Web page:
Apportioned effort is a method of planning and measuring the earned value for effort that is related in direct proportion to measured effort and is not readily measurable or broken into discrete work packages.
Inspection is the most typical use of this method. The amount of time for inspection is directly dependent on the number of items that are produced. As a result, inspection is estimated and planned as a percentage of the production effort. Planned and actual performance are calculated as a percent of the planned and actual performance earned by the prime work package(s). There are other areas where apportioned effort may be applicable including final assembly, testing and subcontract liaison. In each instance, Control Account Managers (CAMs) must be able to determine those percentages of apportioned effort directly relatable to the discrete work it directly supports.
Use of the apportioned effort earned value technique (EVT), when applicable, reduces the time required to assess earned value since it is automatically calculated based on the pre-established proportion to the discrete effort. The analysis of any variance attributable to the discrete work becomes the analysis for the apportioned effort as well. If more inspection were required because of the need for additional items to be produced in the prime work package, that serves as the variance rationale for inspection as well.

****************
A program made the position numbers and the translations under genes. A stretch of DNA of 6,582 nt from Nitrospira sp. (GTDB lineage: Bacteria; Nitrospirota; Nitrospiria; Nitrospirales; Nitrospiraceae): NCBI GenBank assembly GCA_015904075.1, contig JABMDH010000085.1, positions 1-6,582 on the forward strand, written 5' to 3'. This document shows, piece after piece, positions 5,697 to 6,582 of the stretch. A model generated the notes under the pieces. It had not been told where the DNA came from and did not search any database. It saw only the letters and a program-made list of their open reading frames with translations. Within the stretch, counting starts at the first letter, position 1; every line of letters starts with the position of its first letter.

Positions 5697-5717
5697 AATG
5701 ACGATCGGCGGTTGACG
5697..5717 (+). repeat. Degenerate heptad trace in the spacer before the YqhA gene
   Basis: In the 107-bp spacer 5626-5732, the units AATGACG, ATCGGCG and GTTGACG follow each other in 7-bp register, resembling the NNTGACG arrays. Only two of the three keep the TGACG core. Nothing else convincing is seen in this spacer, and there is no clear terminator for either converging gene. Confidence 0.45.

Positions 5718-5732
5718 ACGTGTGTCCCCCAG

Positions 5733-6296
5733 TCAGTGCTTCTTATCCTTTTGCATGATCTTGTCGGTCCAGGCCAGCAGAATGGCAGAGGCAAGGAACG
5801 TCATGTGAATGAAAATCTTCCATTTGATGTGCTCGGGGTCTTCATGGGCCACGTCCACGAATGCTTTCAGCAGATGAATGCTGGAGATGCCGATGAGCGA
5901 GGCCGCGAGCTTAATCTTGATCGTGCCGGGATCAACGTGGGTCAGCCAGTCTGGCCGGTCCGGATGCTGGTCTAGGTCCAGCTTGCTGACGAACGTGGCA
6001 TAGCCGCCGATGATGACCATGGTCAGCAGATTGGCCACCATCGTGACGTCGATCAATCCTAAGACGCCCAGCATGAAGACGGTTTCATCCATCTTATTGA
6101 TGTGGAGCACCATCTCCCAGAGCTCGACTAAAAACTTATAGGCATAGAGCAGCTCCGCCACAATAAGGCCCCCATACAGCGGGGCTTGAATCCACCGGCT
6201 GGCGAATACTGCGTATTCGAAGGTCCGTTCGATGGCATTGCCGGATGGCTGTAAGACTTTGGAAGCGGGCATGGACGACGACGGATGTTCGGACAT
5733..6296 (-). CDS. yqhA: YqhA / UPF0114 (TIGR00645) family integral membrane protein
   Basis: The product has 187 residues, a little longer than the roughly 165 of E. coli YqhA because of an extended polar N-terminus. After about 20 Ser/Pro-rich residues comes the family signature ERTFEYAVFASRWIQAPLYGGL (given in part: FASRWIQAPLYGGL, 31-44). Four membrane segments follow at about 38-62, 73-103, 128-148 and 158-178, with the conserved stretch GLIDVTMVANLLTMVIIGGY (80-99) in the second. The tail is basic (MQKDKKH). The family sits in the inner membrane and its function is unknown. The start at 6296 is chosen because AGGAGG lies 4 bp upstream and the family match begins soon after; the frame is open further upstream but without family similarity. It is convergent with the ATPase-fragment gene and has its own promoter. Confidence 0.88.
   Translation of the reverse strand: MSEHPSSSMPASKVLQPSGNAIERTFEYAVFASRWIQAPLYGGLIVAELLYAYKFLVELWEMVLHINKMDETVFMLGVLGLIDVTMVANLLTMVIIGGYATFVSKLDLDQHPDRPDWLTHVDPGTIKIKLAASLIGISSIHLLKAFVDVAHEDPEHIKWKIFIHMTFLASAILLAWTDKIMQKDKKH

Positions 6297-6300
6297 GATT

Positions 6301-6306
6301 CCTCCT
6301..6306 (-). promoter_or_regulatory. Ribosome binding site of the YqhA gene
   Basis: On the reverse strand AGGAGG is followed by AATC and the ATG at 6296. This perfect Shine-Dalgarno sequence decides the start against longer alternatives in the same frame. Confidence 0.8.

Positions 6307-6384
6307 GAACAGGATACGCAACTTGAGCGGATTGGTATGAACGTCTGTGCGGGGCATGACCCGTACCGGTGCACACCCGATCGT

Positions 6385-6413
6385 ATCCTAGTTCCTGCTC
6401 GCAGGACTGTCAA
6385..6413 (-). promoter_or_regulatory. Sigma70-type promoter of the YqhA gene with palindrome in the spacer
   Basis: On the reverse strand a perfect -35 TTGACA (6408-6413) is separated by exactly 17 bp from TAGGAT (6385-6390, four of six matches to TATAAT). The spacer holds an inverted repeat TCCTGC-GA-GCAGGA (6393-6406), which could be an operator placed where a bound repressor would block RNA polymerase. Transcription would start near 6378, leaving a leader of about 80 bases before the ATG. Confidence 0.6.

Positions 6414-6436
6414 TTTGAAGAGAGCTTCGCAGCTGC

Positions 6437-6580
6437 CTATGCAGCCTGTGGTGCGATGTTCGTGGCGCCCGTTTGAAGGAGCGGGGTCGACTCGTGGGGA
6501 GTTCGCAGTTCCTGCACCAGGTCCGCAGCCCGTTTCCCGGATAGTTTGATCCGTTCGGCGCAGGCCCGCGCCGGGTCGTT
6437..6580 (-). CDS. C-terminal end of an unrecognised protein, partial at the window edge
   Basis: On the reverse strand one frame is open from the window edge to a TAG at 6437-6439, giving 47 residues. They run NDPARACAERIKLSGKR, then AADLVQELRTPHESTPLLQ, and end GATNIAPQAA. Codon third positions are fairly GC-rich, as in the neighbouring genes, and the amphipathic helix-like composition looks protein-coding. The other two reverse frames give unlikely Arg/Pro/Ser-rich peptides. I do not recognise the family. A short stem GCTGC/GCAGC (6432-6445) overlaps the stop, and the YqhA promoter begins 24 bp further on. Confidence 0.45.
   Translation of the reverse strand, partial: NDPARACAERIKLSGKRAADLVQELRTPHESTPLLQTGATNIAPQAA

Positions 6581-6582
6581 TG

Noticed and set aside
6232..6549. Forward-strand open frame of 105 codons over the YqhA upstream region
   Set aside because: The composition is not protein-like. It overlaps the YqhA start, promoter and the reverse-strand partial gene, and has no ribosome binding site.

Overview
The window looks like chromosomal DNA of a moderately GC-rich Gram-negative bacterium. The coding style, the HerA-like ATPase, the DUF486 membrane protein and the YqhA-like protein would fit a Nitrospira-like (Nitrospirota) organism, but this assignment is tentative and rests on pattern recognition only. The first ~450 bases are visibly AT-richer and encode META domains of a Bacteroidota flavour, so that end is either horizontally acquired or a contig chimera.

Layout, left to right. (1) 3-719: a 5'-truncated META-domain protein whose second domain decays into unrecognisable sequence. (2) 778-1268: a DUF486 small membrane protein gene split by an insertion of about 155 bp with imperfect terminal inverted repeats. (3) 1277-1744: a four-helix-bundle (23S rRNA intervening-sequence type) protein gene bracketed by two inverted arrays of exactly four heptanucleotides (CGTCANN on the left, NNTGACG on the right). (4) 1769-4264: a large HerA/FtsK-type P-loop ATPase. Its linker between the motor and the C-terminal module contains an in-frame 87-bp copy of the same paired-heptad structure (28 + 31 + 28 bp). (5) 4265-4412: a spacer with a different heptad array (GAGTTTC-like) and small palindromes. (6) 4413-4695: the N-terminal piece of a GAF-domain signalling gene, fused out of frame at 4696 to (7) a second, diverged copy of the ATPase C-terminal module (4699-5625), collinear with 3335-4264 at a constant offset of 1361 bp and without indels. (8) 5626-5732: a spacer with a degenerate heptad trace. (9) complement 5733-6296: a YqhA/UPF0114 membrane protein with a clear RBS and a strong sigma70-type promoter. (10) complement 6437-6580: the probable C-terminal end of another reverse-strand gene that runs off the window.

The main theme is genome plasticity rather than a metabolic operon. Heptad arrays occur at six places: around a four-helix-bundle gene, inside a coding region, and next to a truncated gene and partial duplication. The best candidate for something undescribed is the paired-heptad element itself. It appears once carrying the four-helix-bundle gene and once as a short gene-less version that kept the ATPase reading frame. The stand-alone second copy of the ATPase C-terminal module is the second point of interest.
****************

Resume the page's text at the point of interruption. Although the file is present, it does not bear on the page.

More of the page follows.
The key to apportioned effort is determining those areas included in proposals that indicate areas of a support nature and that are estimated and proposed accordingly.
Commercially available software packages may or may not have the capability to support the use of the apportioned effort EVT; however, an easy solution to this is to record a percent complete for the apportioned work package that is consistent with the parent work package.
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